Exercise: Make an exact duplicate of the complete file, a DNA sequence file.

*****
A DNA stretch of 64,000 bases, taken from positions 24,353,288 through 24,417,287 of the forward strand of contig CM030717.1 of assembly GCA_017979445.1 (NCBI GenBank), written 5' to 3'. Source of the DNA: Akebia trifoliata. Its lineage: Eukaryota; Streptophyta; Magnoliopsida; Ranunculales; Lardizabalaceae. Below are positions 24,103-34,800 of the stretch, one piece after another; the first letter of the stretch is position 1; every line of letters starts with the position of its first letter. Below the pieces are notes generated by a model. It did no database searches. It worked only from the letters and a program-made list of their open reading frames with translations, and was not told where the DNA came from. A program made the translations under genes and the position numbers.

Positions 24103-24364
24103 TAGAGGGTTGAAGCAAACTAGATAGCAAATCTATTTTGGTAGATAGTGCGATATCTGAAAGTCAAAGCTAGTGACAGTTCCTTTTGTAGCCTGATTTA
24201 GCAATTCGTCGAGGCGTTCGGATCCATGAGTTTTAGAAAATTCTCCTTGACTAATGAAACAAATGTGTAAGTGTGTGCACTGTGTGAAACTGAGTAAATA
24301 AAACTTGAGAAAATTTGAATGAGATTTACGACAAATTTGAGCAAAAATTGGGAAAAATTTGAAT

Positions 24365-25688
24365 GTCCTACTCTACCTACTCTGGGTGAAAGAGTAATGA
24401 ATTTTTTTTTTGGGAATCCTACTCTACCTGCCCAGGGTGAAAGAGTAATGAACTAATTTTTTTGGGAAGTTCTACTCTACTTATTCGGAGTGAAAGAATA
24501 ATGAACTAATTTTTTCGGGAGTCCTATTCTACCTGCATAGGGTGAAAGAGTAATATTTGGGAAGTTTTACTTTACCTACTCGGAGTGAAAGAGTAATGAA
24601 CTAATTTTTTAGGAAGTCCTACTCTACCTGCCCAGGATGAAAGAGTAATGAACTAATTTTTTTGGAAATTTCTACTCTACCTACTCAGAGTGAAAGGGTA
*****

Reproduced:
A DNA stretch of 64,000 bases, taken from positions 24,353,288 through 24,417,287 of the forward strand of contig CM030717.1 of assembly GCA_017979445.1 (NCBI GenBank), written 5' to 3'. Source of the DNA: Akebia trifoliata. Its lineage: Eukaryota; Streptophyta; Magnoliopsida; Ranunculales; Lardizabalaceae. Below are positions 24,103-34,800 of the stretch, one piece after another; the first letter of the stretch is position 1; every line of letters starts with the position of its first letter. Below the pieces are notes generated by a model. It did no database searches. It worked only from the letters and a program-made list of their open reading frames with translations, and was not told where the DNA came from. A program made the translations under genes and the position numbers.

Positions 24103-24364
24103 TAGAGGGTTGAAGCAAACTAGATAGCAAATCTATTTTGGTAGATAGTGCGATATCTGAAAGTCAAAGCTAGTGACAGTTCCTTTTGTAGCCTGATTTA
24201 GCAATTCGTCGAGGCGTTCGGATCCATGAGTTTTAGAAAATTCTCCTTGACTAATGAAACAAATGTGTAAGTGTGTGCACTGTGTGAAACTGAGTAAATA
24301 AAACTTGAGAAAATTTGAATGAGATTTACGACAAATTTGAGCAAAAATTGGGAAAAATTTGAAT

Positions 24365-25688
24365 GTCCTACTCTACCTACTCTGGGTGAAAGAGTAATGA
24401 ATTTTTTTTTTGGGAATCCTACTCTACCTGCCCAGGGTGAAAGAGTAATGAACTAATTTTTTTGGGAAGTTCTACTCTACTTATTCGGAGTGAAAGAATA
24501 ATGAACTAATTTTTTCGGGAGTCCTATTCTACCTGCATAGGGTGAAAGAGTAATATTTGGGAAGTTTTACTTTACCTACTCGGAGTGAAAGAGTAATGAA
24601 CTAATTTTTTAGGAAGTCCTACTCTACCTGCCCAGGATGAAAGAGTAATGAACTAATTTTTTTGGAAATTTCTACTCTACCTACTCAGAGTGAAAGGGTA